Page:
Just imagine what the Middle East would be like if back on day 1 in 1948, Israel was recognized and welcomed by its Arab neighbors, and the West Bank and Gaza became a Palestinian state.  Does anyone truly believe that Israel would not have accepted the Palestinian state?  Does anyone truly believe that Israel would have attacked the Palestinian state in an attempt to re-establish its so-called biblical borders?

So why the conflict?  It certainly didn't begin with Israeli attacks in an attempt to "drive the Arabs into the desert."  It began with Arab-led attacks, in an attempt to "drive the Israelis into the sea." The situation we have today is not more than the result of ongoing Israeli resistance to those Arab aims.  Somehow it seems very difficult for many people to grasp this very simple issue.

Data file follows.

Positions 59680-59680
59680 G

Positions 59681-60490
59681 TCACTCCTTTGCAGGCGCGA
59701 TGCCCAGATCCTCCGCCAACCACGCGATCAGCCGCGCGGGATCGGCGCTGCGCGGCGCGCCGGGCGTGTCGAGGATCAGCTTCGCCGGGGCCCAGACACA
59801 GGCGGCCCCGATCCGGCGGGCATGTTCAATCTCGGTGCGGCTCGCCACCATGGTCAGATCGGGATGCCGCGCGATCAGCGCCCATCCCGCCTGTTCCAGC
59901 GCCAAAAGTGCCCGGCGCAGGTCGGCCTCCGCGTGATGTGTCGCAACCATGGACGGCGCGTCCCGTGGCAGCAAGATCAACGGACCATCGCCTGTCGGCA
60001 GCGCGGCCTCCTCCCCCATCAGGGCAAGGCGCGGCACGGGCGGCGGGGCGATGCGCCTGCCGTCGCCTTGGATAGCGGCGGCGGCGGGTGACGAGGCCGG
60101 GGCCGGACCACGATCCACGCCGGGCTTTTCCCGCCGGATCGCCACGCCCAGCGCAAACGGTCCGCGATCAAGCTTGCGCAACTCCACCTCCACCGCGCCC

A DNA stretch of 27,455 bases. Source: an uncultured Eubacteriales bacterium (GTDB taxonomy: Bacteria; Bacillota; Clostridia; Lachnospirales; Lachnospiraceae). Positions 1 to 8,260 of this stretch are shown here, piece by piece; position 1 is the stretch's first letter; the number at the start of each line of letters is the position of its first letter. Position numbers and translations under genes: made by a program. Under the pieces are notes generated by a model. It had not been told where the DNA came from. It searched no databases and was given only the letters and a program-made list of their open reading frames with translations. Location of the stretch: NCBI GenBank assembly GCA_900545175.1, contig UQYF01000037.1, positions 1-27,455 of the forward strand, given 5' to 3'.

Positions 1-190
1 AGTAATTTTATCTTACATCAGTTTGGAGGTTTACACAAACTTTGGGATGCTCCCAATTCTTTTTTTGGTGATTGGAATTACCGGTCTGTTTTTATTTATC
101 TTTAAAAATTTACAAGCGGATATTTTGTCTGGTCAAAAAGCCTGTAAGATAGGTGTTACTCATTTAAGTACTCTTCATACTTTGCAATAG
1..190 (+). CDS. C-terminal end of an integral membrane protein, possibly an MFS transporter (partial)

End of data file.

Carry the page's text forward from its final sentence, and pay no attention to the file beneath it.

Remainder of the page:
Wednesday, December 5, 2012

Gay Rights and Conversion Therapy

Gay rights - sure.  Freedom of speech - absolutely.

Gay rights, as valid as they are, cannot trump free speech.  Those opposed to gay rights have the freedom to argue publicly against them, just as do individuals who are opposed to integration, or against Muslims, or against Jews, or against Christians - as long as they do not create a major public disturbance or contribute to violence.  Free speech has no limits except those deemed liable to result in riotous behavior.

A federal judge in California correctly ruled that a recent state ban on "conversion therapy" for citizens under age 18 was unconstitutional.  "Conversion therapy" is a form of mental health therapy which purports to assist gay individuals who wish to alter their sexual orientation.